Plants and Animals

Pachypolia atricornis Three-horned moth

Key Characteristics

This small moth has an average wingspan of 1.7 inches (4.3 cm). The forewing (i.e., upper wing) is gray with a slight olive tint with the median or middle area a little darker. The hind wing (lower wing) is dark gray or brownish gray.

Status and Rank

US Status: No Status/Not Listed
State Status: SC - Special Concern (rare or uncertain; not legally protected)
Global Rank: G3G4 - Rank is uncertain, ranging from vulnerable to apparently secure
State Rank: S1S3


CountyNumber of OccurrencesYear Last Observed
Cheboygan 1 1989
Otsego 1 1970

Information is summarized from MNFI's database of rare species and community occurrences. Data may not reflect true distribution since much of the state has not been thoroughly surveyed.


In Michigan, the Three-horned moth is associated with mature beech-maple forest, oak-pine boreal forests, lowland and mesic hardwoods, and lowland and mesic coniferous forests. The host plant for the larvae of this species is unknown at this time but may be a Vaccinium species or other member of the Ericaceae family.

Specific Habitat Needs

Host plant needed in: Dry-mesic northern forestHardwood-conifer swampMesic northern forestNorthern hardwood swampRich conifer swamp.

Natural Community Types

For each species, lists of natural communities were derived from review of the nearly 6,500 element occurrences in the MNFI database, in addition to herbarium label data for some taxa. In most cases, at least one specimen record exists for each listed natural community. For certain taxa, especially poorly collected or extirpated species of prairie and savanna habitats, natural community lists were derived from inferences from collection sites and habitat preferences in immediately adjacent states (particularly Indiana and Illinois). Natural communities are not listed for those species documented only from altered or ruderal habitats in Michigan, especially for taxa that occur in a variety of habitats outside of the state.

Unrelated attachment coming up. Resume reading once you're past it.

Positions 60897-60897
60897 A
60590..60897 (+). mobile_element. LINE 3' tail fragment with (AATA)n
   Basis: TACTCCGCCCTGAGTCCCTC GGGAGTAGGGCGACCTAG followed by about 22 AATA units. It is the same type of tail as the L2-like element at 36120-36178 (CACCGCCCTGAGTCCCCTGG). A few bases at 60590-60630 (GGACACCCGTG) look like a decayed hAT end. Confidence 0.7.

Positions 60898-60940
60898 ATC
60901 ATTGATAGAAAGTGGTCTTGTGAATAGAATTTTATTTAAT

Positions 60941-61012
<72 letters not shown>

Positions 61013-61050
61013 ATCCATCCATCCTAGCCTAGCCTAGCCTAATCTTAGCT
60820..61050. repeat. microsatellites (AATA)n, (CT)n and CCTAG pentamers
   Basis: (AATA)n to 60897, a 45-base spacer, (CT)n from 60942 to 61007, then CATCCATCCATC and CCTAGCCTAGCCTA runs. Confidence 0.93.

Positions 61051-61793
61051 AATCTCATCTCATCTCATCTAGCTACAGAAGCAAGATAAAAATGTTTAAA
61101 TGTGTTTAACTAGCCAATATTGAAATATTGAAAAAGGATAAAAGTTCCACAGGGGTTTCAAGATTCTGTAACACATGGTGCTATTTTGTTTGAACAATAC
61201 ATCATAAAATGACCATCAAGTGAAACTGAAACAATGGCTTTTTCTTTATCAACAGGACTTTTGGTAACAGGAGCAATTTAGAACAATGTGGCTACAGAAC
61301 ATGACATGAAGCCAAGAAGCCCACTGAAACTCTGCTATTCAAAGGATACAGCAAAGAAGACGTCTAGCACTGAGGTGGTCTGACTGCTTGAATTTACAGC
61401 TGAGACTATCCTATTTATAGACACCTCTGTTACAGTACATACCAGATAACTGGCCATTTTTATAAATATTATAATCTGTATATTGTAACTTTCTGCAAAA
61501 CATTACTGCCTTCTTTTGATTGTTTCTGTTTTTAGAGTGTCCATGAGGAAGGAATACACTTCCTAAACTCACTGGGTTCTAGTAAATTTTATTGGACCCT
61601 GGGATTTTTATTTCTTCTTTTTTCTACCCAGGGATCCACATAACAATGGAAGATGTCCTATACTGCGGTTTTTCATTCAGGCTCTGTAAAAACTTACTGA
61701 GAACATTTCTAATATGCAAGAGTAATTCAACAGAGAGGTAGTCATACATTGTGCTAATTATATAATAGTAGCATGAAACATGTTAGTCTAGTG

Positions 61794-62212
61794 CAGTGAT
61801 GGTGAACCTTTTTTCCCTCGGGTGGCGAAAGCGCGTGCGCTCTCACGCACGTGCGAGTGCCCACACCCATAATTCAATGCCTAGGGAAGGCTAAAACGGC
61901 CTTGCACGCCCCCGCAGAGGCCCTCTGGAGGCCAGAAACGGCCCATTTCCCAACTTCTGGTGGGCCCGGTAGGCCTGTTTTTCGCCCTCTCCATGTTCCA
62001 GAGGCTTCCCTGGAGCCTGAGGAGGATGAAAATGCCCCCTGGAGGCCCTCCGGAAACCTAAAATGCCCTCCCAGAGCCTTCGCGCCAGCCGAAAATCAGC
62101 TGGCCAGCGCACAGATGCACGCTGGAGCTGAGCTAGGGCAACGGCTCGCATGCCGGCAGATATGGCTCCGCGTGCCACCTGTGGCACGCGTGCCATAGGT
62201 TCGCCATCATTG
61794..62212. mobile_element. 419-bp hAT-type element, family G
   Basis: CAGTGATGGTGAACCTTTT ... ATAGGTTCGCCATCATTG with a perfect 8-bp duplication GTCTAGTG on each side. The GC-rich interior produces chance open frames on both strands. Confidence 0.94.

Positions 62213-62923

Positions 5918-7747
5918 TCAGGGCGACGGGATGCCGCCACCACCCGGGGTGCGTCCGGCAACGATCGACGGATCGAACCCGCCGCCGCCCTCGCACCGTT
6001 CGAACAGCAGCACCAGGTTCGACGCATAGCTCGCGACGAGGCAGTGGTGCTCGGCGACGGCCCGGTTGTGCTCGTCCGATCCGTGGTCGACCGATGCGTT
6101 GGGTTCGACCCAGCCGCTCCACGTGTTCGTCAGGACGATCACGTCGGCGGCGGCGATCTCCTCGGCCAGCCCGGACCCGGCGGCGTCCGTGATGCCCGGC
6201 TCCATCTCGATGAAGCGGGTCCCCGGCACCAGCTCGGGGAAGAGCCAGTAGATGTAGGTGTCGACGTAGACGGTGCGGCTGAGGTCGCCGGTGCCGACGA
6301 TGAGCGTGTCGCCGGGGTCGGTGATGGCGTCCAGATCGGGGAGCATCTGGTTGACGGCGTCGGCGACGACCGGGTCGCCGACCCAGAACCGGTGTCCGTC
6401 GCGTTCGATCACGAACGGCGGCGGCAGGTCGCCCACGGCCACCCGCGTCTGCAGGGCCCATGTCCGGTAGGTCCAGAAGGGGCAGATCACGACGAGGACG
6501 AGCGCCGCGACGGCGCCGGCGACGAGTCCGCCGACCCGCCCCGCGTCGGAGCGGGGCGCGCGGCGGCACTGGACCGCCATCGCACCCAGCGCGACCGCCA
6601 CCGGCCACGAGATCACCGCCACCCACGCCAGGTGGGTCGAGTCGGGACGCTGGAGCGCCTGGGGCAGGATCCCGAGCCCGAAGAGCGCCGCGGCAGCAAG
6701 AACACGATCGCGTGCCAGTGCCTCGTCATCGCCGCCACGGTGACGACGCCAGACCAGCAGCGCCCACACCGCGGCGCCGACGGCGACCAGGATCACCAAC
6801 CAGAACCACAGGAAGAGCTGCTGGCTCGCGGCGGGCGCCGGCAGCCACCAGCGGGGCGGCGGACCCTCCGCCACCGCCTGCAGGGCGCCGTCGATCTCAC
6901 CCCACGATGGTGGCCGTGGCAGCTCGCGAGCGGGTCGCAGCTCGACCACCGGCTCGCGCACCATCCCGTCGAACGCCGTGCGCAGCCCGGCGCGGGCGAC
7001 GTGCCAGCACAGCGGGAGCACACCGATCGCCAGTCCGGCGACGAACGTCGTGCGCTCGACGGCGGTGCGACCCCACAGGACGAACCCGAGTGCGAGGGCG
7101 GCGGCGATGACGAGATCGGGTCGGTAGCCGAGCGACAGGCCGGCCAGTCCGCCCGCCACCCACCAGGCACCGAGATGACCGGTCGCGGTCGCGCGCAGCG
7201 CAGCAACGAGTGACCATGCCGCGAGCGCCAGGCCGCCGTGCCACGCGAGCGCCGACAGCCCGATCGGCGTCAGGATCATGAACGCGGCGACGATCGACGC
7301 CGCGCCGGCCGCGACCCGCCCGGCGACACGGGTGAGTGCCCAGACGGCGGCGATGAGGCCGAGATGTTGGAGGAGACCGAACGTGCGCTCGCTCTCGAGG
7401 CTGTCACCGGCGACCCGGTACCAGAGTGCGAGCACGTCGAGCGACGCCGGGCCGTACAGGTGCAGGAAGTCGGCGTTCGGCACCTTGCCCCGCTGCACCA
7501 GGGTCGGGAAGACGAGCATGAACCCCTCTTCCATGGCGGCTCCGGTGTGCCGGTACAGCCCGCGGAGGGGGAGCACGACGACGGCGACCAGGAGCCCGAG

Natural communities are not listed in order of frequency of occurrence, but are rather derived from the full set of natural communities, organized by Ecological Group. In many cases, the general habitat descriptions should provide greater clarity and direction to the surveyor. In future versions of the Rare Species Explorer, we hope to incorporate natural community fidelity ranks for each taxon.

Management Recommendations

The Three-horned moth is considered extremely rare and may be critically imperiled in Michigan. Little is known about this species' status, distribution, life history and ecology. As a result, little is known about specific threats to this species. Thus, specific management recommendations for this species can not be provided at this time. In general, surveys are needed to determine this species' current status and distribution in the state. Research to obtain information on this species' life history and ecology and assess threats to its conservation also is warranted. Industrial, residential or recreational development has likely threatened this species by causing significant habitat loss . The sites at which this species has been documented should be protected. Adequate and suitable habitat at these sites need to be maintained including sufficient densities of the species' host plant(s). The use of pesticides and herbicides, such as mosquito spraying, also may pose a significant threat to this species.

Active Period

Flight from third week of September to fourth week of October

Survey Methods

Larvae are present from May to July. Adults have been documented in Michigan from mid-September through October. The best way to survey for this species is by blacklighting at night during the adult flight period, a technique whereby a sheet is stretched across two trees or poles and an ultraviolet light is used to attract moths to the sheet. Moths can be collected directly from the sheet. Insects come to light usually in largest numbers on still, dark, cloudy nights when both temperature and humidity are high. Adults of this species also can be surveyed with bait traps (e.g., "sugaring" which consists of baiting moths by painting sugar syrup to trees). It is recommended that reports of this species be verified with a voucher specimen, photograph and/or verification by species expert.


Survey Period: From third week of September to fourth week of October

Time of Day: Evening
Humidity: Humid
Cloud Cover: Overcast
Air Temperature: Warm
Wind: No Wind
Survey Method Comment: Ideal survey conditions but surveys can be conducted under other conditions as well.

Time of Day: Night
Humidity: Humid
Cloud Cover: Overcast
Air Temperature: Warm
Wind: No Wind
Survey Method Comment: Ideal survey conditions but surveys can be conducted under other conditions as well.


Survey References

  • Covell, Charles. A Field Guide to the Moths of Eastern North America. Peterson Field Guide Series, Houghton Mifflin Company, Boston, MA. 496 pp.
  • Martin, J.E.H. 1977. The Insects and Arachnids of Canada (Part 1): Collecting, preparing, and preserving insects, mites, and spiders. Publication 1643. Biosystematics Research Institute, Ottawa.

Technical References

  • Forbes, W.T.M. 1954. Lepidoptera of New York and Neighboring States, Noctuidae, Part III. Cornell University Agricultural Experiment Station, NY. 433 pp.
  • Stehr, F. W. 1997. Michigan Lepidoptera Survey Sites and Seasonal Occurrence of Michigan's Listed Species Annual Report 1997. 30 pp.+ MI Lepidoptera Survey Data Collection Form